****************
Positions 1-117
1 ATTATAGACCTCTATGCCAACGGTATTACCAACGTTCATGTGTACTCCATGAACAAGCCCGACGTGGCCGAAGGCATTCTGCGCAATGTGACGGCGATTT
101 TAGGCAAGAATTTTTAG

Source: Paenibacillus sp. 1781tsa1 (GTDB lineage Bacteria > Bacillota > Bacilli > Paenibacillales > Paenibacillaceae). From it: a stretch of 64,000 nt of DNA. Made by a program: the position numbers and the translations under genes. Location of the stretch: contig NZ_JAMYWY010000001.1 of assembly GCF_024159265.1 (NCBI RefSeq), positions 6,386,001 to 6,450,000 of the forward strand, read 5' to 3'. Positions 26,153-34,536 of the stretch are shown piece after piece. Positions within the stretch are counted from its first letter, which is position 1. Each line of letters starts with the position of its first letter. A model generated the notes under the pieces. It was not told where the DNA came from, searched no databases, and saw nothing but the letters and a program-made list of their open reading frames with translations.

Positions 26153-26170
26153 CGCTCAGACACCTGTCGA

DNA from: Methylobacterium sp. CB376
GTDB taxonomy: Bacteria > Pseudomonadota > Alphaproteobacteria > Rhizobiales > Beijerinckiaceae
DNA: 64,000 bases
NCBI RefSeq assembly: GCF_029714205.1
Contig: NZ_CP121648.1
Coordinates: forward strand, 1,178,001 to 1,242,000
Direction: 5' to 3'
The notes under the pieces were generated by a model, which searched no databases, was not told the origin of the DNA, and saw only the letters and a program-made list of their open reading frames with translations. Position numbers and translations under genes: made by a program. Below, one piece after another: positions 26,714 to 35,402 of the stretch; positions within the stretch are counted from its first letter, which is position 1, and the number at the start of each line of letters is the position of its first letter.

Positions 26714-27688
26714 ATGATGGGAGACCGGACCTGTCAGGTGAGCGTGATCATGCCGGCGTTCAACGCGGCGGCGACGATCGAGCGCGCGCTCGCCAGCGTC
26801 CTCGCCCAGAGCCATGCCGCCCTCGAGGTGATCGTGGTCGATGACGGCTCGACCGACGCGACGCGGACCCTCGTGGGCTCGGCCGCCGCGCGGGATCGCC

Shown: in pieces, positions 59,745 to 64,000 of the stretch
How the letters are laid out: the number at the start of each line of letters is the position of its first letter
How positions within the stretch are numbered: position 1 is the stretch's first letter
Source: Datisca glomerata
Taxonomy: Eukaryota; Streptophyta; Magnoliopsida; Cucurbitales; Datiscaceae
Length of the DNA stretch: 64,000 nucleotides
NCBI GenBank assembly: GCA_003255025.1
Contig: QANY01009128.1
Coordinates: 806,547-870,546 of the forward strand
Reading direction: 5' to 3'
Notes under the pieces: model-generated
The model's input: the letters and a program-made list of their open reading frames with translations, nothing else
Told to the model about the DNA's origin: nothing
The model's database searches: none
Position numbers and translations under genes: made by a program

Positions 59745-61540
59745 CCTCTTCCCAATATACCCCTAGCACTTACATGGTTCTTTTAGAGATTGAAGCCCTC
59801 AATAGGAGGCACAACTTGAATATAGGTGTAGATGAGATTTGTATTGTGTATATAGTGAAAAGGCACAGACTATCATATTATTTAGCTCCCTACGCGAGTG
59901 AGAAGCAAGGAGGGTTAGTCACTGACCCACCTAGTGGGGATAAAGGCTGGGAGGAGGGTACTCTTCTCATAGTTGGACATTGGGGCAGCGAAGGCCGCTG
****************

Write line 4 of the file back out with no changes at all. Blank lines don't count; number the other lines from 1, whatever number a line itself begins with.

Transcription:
Source: Paenibacillus sp. 1781tsa1 (GTDB lineage Bacteria > Bacillota > Bacilli > Paenibacillales > Paenibacillaceae). From it: a stretch of 64,000 nt of DNA. Made by a program: the position numbers and the translations under genes. Location of the stretch: contig NZ_JAMYWY010000001.1 of assembly GCF_024159265.1 (NCBI RefSeq), positions 6,386,001 to 6,450,000 of the forward strand, read 5' to 3'. Positions 26,153-34,536 of the stretch are shown piece after piece. Positions within the stretch are counted from its first letter, which is position 1. Each line of letters starts with the position of its first letter. A model generated the notes under the pieces. It was not told where the DNA came from, searched no databases, and saw nothing but the letters and a program-made list of their open reading frames with translations.